Here are a couple of our Thomas Smillie portraits of Native Americans, and you can see a lot more over of the Smithsonian's Smillie collection on Flickr Commons.
Thomas Smillie, Eagle Chief, collodion silver chloride print, 1905
Thomas Smillie, His Hoop or Canhdeska, albumen silver print, 1904
The U.S. declared war on Mexico on this day in 1847 after Mexico refused to recognize Texas's independence and subsequent annexation into the United States. Not only did this war finally win US control of Texas, it also resulted in the US purchase of most of the southwest (comprising five present-day states and parts of 4 others) for a mere $18 million.
The Mexican-American War was the first to be documented by the new medium of photography, as the process was perfected in France only a few years before and introduced in the US in the early 1840s. In the early 1980s, the Carter acquired a group of Mexican War daguerreotypes, which were subsequently the subject of a major exhibition called Eyewitness to War: Prints and Daguerreotypes of the Mexican War, 1846-1848.
According to the exhibition catalogue, these rare works are made more special because "daguerreotypes were made on the spot,”¦each image was exposed in the camera and developed as a unique positive. Thus every daguerreotype plate, while in the camera, was in close proximity to the subject recorded on its surface. When we hold a daguerreotype of Mexican War troops in our hand, we hold a piece of silver-plated copper that was actually on the same street as those soldiers 140 [sic] years ago." Even though I see and handle 19th century photographs all the time, that idea gives me chills.
For photo of the week, here are some of my favorite Mexican War daguerreotypes.
Artist unknown, Col. Hamtramck, Virginia Volunteers, daguerreotype, ca. 1847
Artist unknown, Mexican Family, daguerreotype, ca. 1847
Artist unknown, [Street scene in Durango, Mexico], daguerreotype, ca. 1847
Artist unknown, [Parroquia de Santiago, Saltillo, Mexico], daguerreotype, ca. 1847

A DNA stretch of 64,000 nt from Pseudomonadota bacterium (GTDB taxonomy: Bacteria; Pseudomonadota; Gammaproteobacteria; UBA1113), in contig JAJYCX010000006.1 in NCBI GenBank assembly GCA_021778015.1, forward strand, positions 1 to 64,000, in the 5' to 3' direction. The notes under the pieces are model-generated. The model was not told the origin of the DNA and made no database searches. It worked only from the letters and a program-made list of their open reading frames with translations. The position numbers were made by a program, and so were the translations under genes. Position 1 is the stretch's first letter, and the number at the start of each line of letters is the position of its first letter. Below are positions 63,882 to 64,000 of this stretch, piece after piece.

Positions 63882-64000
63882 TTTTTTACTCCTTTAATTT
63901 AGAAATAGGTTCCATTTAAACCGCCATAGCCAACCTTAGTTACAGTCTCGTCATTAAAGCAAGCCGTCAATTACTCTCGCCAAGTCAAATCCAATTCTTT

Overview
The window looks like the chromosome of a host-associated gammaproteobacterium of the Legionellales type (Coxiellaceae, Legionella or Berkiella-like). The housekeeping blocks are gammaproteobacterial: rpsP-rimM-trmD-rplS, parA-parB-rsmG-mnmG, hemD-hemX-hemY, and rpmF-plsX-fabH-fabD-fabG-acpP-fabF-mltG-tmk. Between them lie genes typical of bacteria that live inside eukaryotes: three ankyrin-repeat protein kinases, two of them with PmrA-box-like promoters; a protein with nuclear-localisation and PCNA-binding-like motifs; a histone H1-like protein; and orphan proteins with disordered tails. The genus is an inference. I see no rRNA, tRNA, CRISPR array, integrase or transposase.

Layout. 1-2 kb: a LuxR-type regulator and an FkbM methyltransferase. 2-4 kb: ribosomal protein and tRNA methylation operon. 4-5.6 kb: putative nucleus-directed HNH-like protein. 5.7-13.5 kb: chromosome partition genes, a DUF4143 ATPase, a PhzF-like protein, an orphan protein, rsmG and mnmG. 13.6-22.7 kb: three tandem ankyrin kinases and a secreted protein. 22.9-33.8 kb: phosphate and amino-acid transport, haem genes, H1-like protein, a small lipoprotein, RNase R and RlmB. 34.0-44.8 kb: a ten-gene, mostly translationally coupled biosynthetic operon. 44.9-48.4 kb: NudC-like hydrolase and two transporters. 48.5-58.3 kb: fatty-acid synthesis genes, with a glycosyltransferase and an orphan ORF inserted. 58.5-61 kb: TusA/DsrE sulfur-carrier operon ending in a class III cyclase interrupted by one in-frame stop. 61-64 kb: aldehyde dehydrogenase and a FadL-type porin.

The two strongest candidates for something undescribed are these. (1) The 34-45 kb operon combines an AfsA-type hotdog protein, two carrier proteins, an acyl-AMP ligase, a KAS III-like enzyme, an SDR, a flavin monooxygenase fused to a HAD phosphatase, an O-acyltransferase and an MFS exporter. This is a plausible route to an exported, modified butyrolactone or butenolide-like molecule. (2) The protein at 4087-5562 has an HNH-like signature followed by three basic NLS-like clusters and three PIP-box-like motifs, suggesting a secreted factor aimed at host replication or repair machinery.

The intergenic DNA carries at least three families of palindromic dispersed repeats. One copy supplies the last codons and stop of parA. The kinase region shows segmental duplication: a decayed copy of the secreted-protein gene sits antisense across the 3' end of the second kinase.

Artist unknown, Burial Place of Son of Henry Clay in Mexico, daguerreotype, 1847
This is cool. PBS's contemporary art series, Art:21, is now available online on Hulu. You can watch every episode in its entirety online now, which is great because I never could seem to catch it on our local PBS station. Note that the Ecology episode in season 4 features the photographer Robert Adams, who has over 100 works in the Carter's collection. (Thanks, MAN)
Through the magic of videoconferencing technology we continue to hold discussions with educators across the country about how to creatively use the Carter’s artworks in their classrooms long after an exhibition has been removed from the galleries. This week the 2007 photography exhibition With New Eyes: Exploration and the American West inspired a professional development broadcast that served teachers from Brock to Cotulla. This program explored photographs of four nineteenth-century U.S. government surveys, and while the missions of these surveys and the resulting images are fascinating, what really intrigues me is that the images were even made in the first place.
Most of the expedition photographers created albumen silver prints (like Carleton Watkins’ Commencement of the Whitney Glacier, Summit of Mt. Shasta above) using the wet plate collodion process. The glass plates had to be prepared, the plate exposed, and the image developed---all while the plate was still wet. Watch a contemporary photographer demonstrate the process, and think about how challenging it would have been for Watkins to create his Mt. Shasta image. In fact, Watkins---who was already a veteran of expeditions through California and acclaimed for his mammoth-plate photographs of Yosemite by the time he joined Clarence King’s U.S. Geological Survey of the Fortieth Parallel---prepared a special enclosed wagon as a mobile darkroom to augment his technical facility during the arduous trek. If the process alone wasn’t difficult enough, imagine for a moment carrying around all of your glass plate negatives and all of your photographic supplies over rough, rocky terrain.
Sometimes you can even see evidence of the process in the finished prints. Look closely at Watkins’ The Shasta Buttes below. The hazy gap in the center of the photograph is the product of an uneven application of collodion.
The next time you take a picture on your digital camera or cell phone, tip your hat to those nineteenth-century photographers who needed more than a split second to compose their awe-inspiring views!